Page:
Rashi comments that Tamar did not wish to embarrass Yehudah by saying, "I am pregnant by you." She figured if Yehudah were to decide on his own to confess, then let him admit it. If not, she was prepared to be burned, rather than humiliate him. Chazal derive from here that "it is preferable for a person to throw themselves into a fiery furnace rather than shame their friend in public." Chazal's statement is ambiguous. If they are deriving a halachah, law, it should be an absolute statement to the fact that one must throw himself into a furnace, rather, than saying, "it is preferable to do so."

Horav Leib Chasman, zl, gleans from Chazal's wording that, indeed, it is not a halachah, but only an eitzah tovah, good piece of advice. Chazal are teaching us that one should reflect and sensitize himself to the point that he feels the act of murder inherent in humiliating another person. This may be compared to two hot, burning stoves: one large and one small. Certainly, if he is compelled, he will choose to pass through the smaller stove. Likewise, one should view embarrassing someone as being the larger, much hotter stove. Chazal have taught us the sensitivity we must have towards our friend's feelings. It is worse than a fiery stove! Indeed, it constitutes an act of murder.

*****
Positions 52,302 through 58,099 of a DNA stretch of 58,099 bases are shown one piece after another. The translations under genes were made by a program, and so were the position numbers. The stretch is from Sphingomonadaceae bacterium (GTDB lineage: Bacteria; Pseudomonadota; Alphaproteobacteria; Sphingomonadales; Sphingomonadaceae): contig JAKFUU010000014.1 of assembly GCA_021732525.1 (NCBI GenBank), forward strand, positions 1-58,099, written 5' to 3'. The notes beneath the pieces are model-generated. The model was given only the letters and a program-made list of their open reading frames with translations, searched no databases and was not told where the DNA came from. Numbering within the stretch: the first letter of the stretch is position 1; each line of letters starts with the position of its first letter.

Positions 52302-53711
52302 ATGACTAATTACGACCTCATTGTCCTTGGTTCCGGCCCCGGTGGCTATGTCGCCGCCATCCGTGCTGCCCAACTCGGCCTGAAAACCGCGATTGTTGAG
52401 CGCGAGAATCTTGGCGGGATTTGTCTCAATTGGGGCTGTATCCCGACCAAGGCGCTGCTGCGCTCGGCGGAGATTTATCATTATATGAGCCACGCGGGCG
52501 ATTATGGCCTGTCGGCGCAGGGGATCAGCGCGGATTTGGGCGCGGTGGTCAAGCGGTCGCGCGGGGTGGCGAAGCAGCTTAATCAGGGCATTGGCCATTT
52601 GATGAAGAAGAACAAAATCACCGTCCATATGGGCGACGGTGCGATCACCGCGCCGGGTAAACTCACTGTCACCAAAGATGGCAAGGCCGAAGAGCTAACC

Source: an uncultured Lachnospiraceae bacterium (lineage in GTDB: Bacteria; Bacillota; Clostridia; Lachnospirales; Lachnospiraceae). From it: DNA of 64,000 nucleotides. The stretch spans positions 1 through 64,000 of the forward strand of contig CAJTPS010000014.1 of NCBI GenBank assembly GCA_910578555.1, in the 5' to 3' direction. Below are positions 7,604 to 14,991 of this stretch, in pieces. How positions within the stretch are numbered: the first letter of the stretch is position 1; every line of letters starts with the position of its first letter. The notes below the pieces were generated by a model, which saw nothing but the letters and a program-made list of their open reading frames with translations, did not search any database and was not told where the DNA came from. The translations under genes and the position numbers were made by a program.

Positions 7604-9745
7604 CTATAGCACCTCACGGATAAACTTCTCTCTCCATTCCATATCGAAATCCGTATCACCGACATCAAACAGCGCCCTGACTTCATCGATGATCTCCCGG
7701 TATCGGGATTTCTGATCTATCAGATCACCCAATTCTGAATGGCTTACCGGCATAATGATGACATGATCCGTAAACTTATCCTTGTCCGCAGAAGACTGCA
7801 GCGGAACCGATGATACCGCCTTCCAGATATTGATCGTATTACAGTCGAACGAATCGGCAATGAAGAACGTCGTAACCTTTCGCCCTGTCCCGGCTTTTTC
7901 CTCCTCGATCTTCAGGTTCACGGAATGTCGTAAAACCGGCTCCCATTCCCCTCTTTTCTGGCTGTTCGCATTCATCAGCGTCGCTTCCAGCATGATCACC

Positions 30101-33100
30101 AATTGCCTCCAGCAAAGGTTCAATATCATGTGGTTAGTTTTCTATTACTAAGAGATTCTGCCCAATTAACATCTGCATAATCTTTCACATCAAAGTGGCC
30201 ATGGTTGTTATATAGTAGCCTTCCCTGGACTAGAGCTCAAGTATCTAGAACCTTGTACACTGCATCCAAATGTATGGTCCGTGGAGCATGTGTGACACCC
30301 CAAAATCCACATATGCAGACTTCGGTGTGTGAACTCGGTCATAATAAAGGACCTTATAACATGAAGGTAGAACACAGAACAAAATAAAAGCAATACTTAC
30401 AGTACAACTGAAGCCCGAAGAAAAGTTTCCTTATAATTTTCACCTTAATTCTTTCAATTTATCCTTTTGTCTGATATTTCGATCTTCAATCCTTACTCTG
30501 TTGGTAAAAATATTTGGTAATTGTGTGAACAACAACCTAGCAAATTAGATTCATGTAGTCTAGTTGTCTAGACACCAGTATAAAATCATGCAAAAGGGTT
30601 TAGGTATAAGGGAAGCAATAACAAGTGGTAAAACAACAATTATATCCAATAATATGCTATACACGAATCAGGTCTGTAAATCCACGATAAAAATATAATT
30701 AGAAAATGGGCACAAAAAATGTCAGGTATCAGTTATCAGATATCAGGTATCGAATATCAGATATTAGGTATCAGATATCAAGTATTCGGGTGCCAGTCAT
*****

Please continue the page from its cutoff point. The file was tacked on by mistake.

Horav Sholom Schwadron, zl, supplements this by retelling an incredible incident that occurred with Horav Yehoshua Leib Diskin, zl. As he advanced in age, Rav Yehoshua Leib had a sugar problem. Thus, he was forced to consume much more sugar than usual. Due to his illness, his attendant would bring him a cup of tea with extra sugar, even during his lecture. It once came to the attention of the students that the rebbetzin was disconcerted. When they asked her for the source of her distress, she explained that she recently noticed that the salt had mistakenly been placed in the sugar container. Apparently, the attendant who was serving Rav Yehoshua Leib his tea was scooping tablespoons of salt into the tea instead of sugar! Imagine, Rav Yehoshua Leib was swallowing salt, which was noxious and life-threatening for him, rather than embarrassing the attendant for making an error.